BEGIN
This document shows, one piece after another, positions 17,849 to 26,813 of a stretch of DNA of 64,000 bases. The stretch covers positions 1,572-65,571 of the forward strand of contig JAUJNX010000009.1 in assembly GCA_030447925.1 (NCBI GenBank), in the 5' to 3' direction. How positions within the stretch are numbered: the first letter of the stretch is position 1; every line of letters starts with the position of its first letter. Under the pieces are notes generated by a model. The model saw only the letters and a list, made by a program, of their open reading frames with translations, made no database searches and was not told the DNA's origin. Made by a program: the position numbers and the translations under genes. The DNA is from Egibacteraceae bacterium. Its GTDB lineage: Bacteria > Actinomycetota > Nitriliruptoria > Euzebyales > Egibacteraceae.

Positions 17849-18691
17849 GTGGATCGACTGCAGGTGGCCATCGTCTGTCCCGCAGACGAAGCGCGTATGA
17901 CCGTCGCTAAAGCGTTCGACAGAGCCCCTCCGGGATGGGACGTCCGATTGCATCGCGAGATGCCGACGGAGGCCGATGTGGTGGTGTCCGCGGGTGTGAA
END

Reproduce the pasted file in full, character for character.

This document shows, one piece after another, positions 17,849 to 26,813 of a stretch of DNA of 64,000 bases. The stretch covers positions 1,572-65,571 of the forward strand of contig JAUJNX010000009.1 in assembly GCA_030447925.1 (NCBI GenBank), in the 5' to 3' direction. How positions within the stretch are numbered: the first letter of the stretch is position 1; every line of letters starts with the position of its first letter. Under the pieces are notes generated by a model. The model saw only the letters and a list, made by a program, of their open reading frames with translations, made no database searches and was not told the DNA's origin. Made by a program: the position numbers and the translations under genes. The DNA is from Egibacteraceae bacterium. Its GTDB lineage: Bacteria > Actinomycetota > Nitriliruptoria > Euzebyales > Egibacteraceae.

Positions 17849-18691
17849 GTGGATCGACTGCAGGTGGCCATCGTCTGTCCCGCAGACGAAGCGCGTATGA
17901 CCGTCGCTAAAGCGTTCGACAGAGCCCCTCCGGGATGGGACGTCCGATTGCATCGCGAGATGCCGACGGAGGCCGATGTGGTGGTGTCCGCGGGTGTGAA